I illustrated this approach with respect to the aggregate sum of factors showing how it is compiled for the composite numbers up to 10.
Once again 4 has 2, 6 has 3, 8 has 3, 9 has 2 and 10 has 3 factors. So we obtain therefore the sum (4 * 2) + (6 * 3) + (8 * 3) + (9 * 2) + (10 * 3) = 8 + 18 + 24 + 18 + 30 = 98.
I will now likewise illustrate up to n = 10, with respect to the corresponding aggregate of the Riemann zeros.
We have to remember that these zeros are measured on the imaginary scale up to t where n = t/2π. Thus we add the zeros up to t = 62.83, i.e. 14.13 + 20.02 + 25.01 + 30.42 + 32.94 + 37.59 + 40.92 + 43.33 + 48.01 + 49.77 + 52.97 + 56.45 + 59.35 + 60.83 (correct to 2 decimal places) = 571.74.
Then to express this result with respect to n, we divide by 2π to obtain 90.96 = 91 (to nearest unit).
Up to n

Acc. sum of factors
(1)

Acc. sum of Riemann
zeros (2)

Formula
Est. (3)

(2)/(1) as %

(3)/(2) as %

10

98

91

72

92.86

79.12

20

499

493

419

98.80

84.99

30

1355

1234

1117

91.07

90.52

40

2620

2677

2205

102.17

82.37

50

4277

4221

3713

98.69

87.96

60

6459

6370

5663

98.62

88.90

70

9038

8767

8073

97.00

92.08

80

12073

12200

10956

101.05

89.80

90

15947

15858

14322

99.44

90.31

100

20367

20133

18206

98.85

90.43

110

24608

24958

22591

101.42

90.52

In the above table, I show the results (in 10's) up to n = 110, for both the aggregate sum of factors of the composite nos. (col. 2) and the corresponding sum of Riemann zeros (col. 3) with values rescaled to n.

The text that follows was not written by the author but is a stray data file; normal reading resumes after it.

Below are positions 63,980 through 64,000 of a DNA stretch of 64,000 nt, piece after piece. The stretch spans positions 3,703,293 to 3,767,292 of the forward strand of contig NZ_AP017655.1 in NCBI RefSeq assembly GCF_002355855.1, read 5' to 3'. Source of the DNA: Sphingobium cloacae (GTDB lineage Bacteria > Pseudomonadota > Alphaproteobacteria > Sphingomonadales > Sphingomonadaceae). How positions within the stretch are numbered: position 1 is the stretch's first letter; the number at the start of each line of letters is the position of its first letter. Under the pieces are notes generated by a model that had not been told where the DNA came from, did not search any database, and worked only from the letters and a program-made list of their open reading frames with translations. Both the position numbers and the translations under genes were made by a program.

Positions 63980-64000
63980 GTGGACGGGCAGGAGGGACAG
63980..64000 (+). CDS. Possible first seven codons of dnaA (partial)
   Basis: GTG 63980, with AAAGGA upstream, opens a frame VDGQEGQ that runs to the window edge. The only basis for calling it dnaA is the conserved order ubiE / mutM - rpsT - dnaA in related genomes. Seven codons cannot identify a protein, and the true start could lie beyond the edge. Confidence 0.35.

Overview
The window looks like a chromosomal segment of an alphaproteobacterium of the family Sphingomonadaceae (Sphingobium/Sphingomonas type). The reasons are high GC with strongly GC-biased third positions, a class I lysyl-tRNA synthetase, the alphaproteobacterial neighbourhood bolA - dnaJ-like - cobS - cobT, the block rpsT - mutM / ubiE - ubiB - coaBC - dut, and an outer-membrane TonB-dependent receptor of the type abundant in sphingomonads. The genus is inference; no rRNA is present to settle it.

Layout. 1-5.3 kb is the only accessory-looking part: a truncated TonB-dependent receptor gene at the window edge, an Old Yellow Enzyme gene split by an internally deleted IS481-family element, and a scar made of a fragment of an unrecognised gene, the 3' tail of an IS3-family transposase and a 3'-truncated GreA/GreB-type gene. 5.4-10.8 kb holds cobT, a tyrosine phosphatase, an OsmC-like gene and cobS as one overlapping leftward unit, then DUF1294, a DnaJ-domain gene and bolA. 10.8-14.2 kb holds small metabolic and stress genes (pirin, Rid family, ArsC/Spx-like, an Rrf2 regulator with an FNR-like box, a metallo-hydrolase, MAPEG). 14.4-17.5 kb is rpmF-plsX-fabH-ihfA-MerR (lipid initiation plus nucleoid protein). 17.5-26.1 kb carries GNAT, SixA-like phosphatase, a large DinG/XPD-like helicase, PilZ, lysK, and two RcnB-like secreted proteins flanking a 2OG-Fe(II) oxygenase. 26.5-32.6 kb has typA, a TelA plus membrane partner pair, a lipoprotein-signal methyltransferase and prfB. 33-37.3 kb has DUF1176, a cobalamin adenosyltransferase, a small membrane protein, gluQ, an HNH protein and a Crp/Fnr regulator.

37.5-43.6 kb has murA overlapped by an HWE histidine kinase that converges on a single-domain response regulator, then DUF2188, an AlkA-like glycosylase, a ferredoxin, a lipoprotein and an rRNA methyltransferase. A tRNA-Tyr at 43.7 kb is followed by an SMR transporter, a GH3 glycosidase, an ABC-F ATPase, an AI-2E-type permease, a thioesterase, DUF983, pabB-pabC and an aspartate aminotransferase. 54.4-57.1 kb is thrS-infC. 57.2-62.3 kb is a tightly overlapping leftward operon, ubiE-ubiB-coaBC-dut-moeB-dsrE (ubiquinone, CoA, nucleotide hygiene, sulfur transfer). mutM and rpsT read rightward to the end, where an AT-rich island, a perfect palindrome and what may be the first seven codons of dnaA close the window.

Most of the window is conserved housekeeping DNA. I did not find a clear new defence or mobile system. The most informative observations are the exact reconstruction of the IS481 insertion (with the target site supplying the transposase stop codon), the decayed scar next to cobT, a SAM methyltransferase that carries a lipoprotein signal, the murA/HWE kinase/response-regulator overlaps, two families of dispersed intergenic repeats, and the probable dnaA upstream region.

Then in col. 4, I show the estimated aggregate sum using the formula, i.e.{n(n + 1)(log n – 1)}/2.
Then in col 5, I show the % accuracy of the actual sum of factor values and the corresponding sum of zeros.
These values compare vary well indeed. Sometimes the factor value sum exceeds that of the sum of zeros (and likewise the sum of zeros may exceed the sum of factor values). However even though we are still at a very early point on the n scale, the two sets of values already have converged very close to each other (in the region of 99% accuracy) as indicated in col. 5..
The formula estimate is not quite so accurate (with respect to both factor sums and zero aggregate sums). However it gives a consistent estimate (with % accuracy gradually improving) that already  as can be seen from the final column (col. 6)  is about 90% accurate.
Of course  as was the case for so long with the prime number theorem  I have not provided actual proofs of what is indicated by the data.
However I would confidently assert that the actual sums (with respect to both the factors and zero sum aggregates) would eventually approach 100% accuracy (in relative terms).
Likewise with only slightly less confidence, I would expect that the formula estimate (at high n) would also approach 100% accuracy (in relative terms) with respect to the prediction of both aggregates.
No comments:
Post a Comment